Whether you’d want to install Windows on a Dell laptop and run Google Chrome to blend in, is another question. But evading device fingerprinting entirely isn’t easy, and maybe the solution is to work with it and sow seeds of confusion.

DuckDuckGo blocks many fingerprinting scripts before they have a chance to load, but the browser has other tricks up its sleeve. “We override many of the browser APIs used for fingerprinting to make them return either no information or alternative information that’s less useful for fingerprinting,” write the developers.

Should you use DuckDuckGo as your main browser?

DuckDuckGo positions itself as a privacy-focused web browser. And it’s clear that the team takes this mission seriously. In 2022, DuckDuckGo’s annual donation program awarded a total of $1,100,000 to 24 privacy groups and organizations advocating internet user rights around the world. Beneficiaries include the EFF, the European Digital Rights network, Signal Technology Foundation, and many other names notable for defending the rights of web users to online safety and security.

But the choice of which web browser to use remains an individual one. And usability goes hand-in-hand with the app experience, especially if you spend a large amount of time online and regularly search the web as part of your job.

DuckDuckGo’s Windows beta is fairly easy to jump into if you’ve been using Chrome or Brave. And the search engine performs well in delivering useful results, closer to Chrome than Brave, based on this author’s experience.

DuckDuckGo is a so-called metasearch engine, gathering results through a variety of vendor APIs – aggregating the search capabilities of many different engines.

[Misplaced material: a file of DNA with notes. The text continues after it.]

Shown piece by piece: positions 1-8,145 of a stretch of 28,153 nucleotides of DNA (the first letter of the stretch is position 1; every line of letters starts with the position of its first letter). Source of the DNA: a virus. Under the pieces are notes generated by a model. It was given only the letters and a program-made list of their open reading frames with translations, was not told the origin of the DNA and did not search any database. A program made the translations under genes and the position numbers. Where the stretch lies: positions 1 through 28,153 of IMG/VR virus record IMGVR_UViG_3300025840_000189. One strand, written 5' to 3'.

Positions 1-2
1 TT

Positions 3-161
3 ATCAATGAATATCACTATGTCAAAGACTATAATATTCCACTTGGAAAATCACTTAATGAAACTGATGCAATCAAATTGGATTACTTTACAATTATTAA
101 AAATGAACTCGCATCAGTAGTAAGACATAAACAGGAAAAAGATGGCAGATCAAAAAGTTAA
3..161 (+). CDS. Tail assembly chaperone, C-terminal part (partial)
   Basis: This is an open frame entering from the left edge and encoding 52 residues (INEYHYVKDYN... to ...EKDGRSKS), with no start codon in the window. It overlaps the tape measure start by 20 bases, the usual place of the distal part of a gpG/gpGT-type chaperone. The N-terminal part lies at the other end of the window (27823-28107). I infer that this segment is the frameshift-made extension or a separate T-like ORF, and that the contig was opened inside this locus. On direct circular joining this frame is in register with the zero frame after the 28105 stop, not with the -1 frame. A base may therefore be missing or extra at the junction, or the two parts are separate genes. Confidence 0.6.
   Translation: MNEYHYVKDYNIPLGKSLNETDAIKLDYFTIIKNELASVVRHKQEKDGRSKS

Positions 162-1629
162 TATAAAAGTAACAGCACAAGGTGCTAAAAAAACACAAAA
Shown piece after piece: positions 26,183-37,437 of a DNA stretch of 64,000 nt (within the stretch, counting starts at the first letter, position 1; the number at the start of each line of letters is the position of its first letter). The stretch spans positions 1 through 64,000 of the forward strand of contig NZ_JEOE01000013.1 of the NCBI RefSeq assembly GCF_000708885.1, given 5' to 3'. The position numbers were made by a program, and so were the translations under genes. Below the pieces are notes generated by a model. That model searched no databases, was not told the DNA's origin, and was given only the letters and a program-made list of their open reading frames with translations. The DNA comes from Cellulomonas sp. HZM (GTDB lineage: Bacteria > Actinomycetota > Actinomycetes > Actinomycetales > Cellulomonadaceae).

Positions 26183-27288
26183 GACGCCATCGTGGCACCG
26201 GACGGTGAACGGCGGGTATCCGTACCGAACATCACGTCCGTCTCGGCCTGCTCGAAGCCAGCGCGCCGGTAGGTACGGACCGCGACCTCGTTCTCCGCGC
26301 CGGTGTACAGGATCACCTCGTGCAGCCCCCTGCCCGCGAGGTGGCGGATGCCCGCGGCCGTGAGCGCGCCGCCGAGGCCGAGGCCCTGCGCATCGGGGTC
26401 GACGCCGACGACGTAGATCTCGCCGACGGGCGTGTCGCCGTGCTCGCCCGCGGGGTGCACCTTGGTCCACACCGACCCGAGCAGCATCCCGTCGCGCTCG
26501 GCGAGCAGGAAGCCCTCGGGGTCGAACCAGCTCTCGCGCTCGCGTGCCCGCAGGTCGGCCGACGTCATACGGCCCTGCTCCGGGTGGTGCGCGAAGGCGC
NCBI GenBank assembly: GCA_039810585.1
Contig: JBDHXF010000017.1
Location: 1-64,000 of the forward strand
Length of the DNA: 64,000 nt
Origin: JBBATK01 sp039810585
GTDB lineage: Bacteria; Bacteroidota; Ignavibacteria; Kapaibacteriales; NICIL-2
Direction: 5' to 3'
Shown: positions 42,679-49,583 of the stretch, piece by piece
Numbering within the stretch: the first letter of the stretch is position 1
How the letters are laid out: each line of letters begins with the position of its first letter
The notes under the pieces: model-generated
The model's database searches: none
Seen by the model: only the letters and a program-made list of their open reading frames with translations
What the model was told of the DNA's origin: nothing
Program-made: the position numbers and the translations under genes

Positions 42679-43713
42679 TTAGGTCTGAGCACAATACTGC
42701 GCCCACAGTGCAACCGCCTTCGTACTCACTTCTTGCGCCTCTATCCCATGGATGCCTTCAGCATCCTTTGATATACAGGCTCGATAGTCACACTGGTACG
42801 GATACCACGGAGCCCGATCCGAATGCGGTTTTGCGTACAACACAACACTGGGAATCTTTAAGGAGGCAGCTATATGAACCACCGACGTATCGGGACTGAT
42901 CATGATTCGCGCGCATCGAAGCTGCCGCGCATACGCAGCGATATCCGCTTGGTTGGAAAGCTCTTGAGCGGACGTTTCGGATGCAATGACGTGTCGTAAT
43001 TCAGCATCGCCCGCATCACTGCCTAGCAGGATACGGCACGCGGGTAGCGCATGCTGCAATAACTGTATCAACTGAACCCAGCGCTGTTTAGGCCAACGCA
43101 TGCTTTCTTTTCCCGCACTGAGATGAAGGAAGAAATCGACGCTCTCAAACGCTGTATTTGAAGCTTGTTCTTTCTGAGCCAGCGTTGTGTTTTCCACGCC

Concluding that using a privacy-focused browser offers full protection to users as they search the internet feels misleading, given the sophistication of modern device fingerprinting. But what DuckDuckGo does do well, is put privacy center stage and gets users thinking about the topic in more detail.

For example, being able to quickly click on the shield in the search bar to see requests blocked from loading, allows users to become familiar with the top third-party trackers. And it brings the discussion around to why our internet search behaviour needs to be tracked to such a high degree.

DuckDuckGo is open about its business model, which includes private ads displayed alongside search results, with a difference. “Search ads on DuckDuckGo are based on the search results page you’re viewing instead of being based on you as a person,” writes DuckDuckGo’s commercial team. “For example, if you search for cars, we’ll show you ads about cars.”

Cautionary tale

There are buttons to report ads that seem suspicious or irrelevant, and there are cases where bad actors have used lesser-known search engines to try and fool users into clicking on fake websites. The blockchain-based search engine Kin was conceived after an attempted phishing attack was discovered in an advert presented by the search engine DuckDuckGo.

But again, progress is made by raising awareness. And a newer feature on DuckDuckGo is email protection – a free email forwarding service that removes multiple types of hidden email trackers and lets users create unlimited unique private email addresses on the fly. In beta-testing, the developers found that 85% of emails being handled by the service contained hidden trackers used to build a profile on message recipients.

And that’s the last word – DuckDuckGo’s big selling point is getting people talking about privacy when browsing the web and receiving emails.